The objective of this study was to assess the knowledge regarding recognition of symptoms, signs, and management of anaphylaxis among HCPs in a tertiary health care hospital and to assess the attitude and practices for the management of anaphylaxis among them.


#

Materials and Methods

This was a cross-sectional study among HCPs in a tertiary care teaching hospital. The department of pediatrics was surveyed for the study, including faculty, residents, interns, and nurses. The Institutional Ethics Committee of KIMS, Bhubaneswar, approved the study (KIIT/KIMS/IEC/29/2019).

The questionnaire was comprised of 35 questions pertaining to knowledge, practice, and attitude. The first six questions retrieved information regarding demographic data of health care providers (profile of HCP, age, gender, education, number of years in practice, and place of practice). The next 10 questions focused on knowledge regarding anaphylaxis including definition of anaphylaxis, common symptoms and causes, type of hypersensitivity reaction, first-line drug to use along with appropriate dose, and preferred route of administration. The next 13 questions appraised practice regarding management of anaphylaxis with questions on supportive treatment, site of administration, dose concentration, administration time of adrenaline, etc. The last six questions assessed attitudes of health care providers toward anaphylaxis. After preparing the questionnaire, it was sent to three experts (one Professor of Pediatrics with interest in rheumatology, one Associate Professor in Pediatrics with interest in asthma and allergy, and one pediatric intensivist) for validation and modification was done as per their suggestions. After that the questionnaire was pretested among five subjects.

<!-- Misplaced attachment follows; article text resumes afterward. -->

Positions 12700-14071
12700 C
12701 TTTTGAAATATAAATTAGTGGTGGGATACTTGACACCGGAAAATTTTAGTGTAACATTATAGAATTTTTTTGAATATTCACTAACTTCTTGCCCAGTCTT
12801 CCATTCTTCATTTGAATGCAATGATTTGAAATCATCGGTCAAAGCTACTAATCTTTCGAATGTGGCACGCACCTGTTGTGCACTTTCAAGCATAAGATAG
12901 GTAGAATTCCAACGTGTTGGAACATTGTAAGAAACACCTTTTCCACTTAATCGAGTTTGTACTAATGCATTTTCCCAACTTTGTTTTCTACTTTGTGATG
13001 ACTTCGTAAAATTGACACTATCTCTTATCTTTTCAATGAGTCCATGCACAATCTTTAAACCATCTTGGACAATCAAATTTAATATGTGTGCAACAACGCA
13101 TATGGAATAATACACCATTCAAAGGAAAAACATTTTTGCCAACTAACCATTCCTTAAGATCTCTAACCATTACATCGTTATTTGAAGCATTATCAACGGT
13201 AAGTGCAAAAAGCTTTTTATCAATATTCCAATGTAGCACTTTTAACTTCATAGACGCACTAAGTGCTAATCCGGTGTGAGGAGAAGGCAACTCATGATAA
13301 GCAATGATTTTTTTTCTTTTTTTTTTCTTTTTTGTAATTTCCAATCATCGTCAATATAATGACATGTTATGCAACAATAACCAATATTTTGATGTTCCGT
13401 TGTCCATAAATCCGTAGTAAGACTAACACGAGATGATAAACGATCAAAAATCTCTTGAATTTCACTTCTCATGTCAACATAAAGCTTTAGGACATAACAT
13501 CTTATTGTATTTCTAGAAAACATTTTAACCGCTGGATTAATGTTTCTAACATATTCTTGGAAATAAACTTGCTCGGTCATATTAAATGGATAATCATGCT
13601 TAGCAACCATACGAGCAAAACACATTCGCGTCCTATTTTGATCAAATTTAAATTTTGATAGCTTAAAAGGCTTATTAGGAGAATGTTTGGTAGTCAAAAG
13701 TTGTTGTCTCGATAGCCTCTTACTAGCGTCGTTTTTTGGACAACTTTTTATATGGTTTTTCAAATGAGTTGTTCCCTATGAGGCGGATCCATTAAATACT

The questionnaire was distributed and collected in person from all the participants. Informed consent was taken from all and confidentiality was ensured at all stages. The participants were divided into four groups: faculty, residents, interns, and nurses. The data analysis was performed using SPSS version 20. Correct and incorrect responses of each knowledge question were given 1 and 0 marks, respectively, with maximum attainable total knowledge score (TKS) of 10. Percentages, mean, standard deviation, ANOVA test were used for statistical analysis. p-Values less than 0.05 were considered as significant.


#

Results

The questionnaire was distributed to 130 health care providers and out of them 125 completed the questionnaire, with a response rate of 96.15%. Out of the total 125 respondents, 61.6% were females and 38.4% males. Among them, 11.2% were faculty, 16.8% residents, while 33.6% were nurses, and 38.4% interns ([Table 1]).

Table 1

Socio-demographics characteristics of participants

Characteristics

Age (Mean ± SD) in years

28.19 ± 8.785

Gender n (%)

Female

77 (61.6)

Male

48 (38.4)

Profile n (%)

Faculty

14 (11.2%)

Residents

21 (16.8%)

Nurses

42 (33.6%)

Interns

48 (38.4%)

Abbreviation: SD, standard deviation.


Knowledge regarding Anaphylaxis

Among all surveyed, 65.6% chose severe allergic reaction as best definition of anaphylaxis. When they were specifically asked about the type of hypersensitivity reaction of anaphylaxis 97.6% respondents answered type I but 2.4% answered type IV. When asked about first line of treatment of anaphylaxis out of 125 responses 119 (95.2%) respondents answered epinephrine, while three (2.4%) respondents chose glucocorticoid. Only 88 (70.4%) respondents decided to give epinephrine intramuscularly, while 27 (22.3%) respondents chose intravenous as the route of administration. Twenty-eight (22.4%) participants were able to tell the correct dose of epinephrine ([Table 2]).